Certain Antidepressants May Raise Lung Condition Risk in Newborns
Risk for Rare Disorder Higher in Babies Born to SSRI Antidepressant Users
Questions Remain About SSRI, PPHN Link continued...
Gideon Koren, MD, of Toronto’s Hospital for Sick Children, says the study raises more questions than it answers.
“This is by far the largest study to examine SSRI use and PPHN, but the fact that women with untreated depression had a higher risk for the disorder raises new doubts about this link,” Koren says. “Many doubts remain, and they should be shared with patients.”
Koren directs the Toronto hospital’s “Motherisk” program, which advises women about drug safety during pregnancy.
“We talk to about 200 women a day from all over North America and other parts of the world,” he says, adding that questions about SSRI safety are common.
“Many women need to be on antidepressants during pregnancy for their well-being and their baby’s, and this is not a reason to withhold treatment to a woman who needs it,” he adds.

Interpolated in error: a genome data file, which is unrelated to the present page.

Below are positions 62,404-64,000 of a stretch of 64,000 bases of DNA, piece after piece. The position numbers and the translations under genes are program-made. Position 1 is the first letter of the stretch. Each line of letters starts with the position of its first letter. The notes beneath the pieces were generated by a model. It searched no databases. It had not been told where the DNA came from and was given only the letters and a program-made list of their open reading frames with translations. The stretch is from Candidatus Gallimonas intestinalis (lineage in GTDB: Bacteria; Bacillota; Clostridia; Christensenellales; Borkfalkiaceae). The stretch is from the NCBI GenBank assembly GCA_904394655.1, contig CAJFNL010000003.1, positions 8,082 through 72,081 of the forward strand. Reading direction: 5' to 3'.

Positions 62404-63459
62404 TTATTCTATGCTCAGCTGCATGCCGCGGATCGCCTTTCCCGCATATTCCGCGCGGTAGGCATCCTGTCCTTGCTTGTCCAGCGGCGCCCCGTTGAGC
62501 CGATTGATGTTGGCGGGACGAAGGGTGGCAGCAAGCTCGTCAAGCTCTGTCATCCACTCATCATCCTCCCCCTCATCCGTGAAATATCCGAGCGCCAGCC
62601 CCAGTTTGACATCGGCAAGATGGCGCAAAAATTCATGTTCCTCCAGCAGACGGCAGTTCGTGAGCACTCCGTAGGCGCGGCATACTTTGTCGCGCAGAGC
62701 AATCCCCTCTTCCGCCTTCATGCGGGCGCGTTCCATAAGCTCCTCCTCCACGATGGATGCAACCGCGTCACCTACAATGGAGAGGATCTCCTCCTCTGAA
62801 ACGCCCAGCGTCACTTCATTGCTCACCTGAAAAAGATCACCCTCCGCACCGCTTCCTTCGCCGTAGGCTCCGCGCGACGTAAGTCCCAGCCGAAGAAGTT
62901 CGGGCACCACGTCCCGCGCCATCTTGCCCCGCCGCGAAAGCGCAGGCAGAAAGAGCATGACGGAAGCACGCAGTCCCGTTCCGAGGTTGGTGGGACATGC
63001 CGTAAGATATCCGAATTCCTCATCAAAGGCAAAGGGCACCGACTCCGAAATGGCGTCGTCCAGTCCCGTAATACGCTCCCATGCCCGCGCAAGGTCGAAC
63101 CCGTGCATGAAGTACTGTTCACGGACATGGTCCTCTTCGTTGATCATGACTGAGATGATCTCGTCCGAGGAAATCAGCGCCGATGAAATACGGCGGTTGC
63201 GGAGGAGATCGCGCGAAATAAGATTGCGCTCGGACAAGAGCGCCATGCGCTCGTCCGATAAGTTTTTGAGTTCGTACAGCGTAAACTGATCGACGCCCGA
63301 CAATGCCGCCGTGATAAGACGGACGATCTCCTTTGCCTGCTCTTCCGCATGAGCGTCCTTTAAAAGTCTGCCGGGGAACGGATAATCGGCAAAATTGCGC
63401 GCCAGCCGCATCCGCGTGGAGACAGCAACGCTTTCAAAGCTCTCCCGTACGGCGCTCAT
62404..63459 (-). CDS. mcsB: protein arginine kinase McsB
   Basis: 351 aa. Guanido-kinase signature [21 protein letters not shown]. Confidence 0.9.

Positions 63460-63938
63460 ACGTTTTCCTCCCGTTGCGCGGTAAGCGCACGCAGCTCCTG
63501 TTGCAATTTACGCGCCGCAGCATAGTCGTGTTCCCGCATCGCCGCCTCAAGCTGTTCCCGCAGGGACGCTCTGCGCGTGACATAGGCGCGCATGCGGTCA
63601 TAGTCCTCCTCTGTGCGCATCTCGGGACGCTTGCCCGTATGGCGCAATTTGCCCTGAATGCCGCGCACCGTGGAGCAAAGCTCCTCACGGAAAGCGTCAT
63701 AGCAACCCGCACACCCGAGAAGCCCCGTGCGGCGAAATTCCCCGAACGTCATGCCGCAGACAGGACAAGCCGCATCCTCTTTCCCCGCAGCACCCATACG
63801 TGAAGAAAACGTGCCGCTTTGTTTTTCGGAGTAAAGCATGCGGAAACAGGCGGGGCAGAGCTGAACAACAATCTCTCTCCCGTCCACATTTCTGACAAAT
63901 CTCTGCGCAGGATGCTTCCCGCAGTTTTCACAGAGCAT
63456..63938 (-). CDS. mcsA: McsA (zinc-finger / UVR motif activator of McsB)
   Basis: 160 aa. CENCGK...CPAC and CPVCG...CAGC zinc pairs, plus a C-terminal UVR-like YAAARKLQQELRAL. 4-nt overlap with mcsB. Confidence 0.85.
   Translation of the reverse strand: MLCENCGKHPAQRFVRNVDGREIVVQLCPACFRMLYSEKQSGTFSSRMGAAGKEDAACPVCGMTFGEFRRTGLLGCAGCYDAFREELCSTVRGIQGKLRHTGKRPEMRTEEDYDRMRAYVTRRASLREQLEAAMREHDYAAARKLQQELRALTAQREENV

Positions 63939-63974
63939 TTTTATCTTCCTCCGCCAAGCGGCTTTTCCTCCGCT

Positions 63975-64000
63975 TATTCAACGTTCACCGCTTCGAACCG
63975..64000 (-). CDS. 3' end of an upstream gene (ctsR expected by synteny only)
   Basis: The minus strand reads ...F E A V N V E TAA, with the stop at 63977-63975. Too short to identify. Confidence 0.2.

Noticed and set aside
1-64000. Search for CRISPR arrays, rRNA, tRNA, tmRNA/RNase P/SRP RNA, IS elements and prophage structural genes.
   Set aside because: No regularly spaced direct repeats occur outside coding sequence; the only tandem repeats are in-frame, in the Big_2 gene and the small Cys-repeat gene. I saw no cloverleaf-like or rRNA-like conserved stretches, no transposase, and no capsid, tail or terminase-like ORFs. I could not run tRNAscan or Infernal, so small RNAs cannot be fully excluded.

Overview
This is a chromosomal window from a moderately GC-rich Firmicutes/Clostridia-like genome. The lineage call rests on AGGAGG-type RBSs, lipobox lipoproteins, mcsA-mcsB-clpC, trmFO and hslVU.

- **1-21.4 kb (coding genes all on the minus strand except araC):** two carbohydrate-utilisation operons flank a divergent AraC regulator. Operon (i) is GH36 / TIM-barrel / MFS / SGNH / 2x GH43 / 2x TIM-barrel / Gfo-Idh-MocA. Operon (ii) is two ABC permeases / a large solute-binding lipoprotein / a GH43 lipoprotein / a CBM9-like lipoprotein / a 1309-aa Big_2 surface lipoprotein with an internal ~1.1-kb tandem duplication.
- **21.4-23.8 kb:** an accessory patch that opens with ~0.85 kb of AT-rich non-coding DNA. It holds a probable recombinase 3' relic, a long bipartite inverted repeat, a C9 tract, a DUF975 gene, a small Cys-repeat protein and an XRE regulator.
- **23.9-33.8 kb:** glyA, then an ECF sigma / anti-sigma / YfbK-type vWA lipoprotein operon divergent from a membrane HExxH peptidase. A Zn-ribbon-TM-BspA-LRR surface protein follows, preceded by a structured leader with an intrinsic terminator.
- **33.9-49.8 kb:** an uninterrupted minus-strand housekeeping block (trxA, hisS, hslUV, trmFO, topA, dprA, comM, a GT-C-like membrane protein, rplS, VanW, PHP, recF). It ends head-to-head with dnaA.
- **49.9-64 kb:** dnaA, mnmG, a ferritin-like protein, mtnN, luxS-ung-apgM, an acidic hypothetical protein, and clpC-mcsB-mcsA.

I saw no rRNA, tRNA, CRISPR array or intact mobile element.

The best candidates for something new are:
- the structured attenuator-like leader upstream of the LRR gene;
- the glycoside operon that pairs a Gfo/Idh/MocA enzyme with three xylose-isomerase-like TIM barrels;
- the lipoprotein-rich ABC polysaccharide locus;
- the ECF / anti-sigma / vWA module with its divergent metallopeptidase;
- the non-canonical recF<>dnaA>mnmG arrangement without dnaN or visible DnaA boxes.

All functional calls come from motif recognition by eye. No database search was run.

Clinical psychiatrist Alan Manevitz, MD, of New York’s Lenox Hill Hospital, agrees that untreated depression can be very dangerous for expectant mothers and their babies, but he adds that nondrug treatments may also be an option for many women with depression.
“Depression should not be taken lightly, and women who are pregnant should never stop taking antidepressants without talking to their doctors,” he says. “But there are alternatives to drugs that work well in many patients.”
Last month, the FDA sent a letter to health care professionals warning about a possible risk for persistent pulmonary hypertension in newborns born to women who take SSRIs during pregnancy.
The advisory noted that “there have been conflicting findings from new studies evaluating this potential risk, making it unclear whether use of SSRIs during pregnancy can cause PPHN.”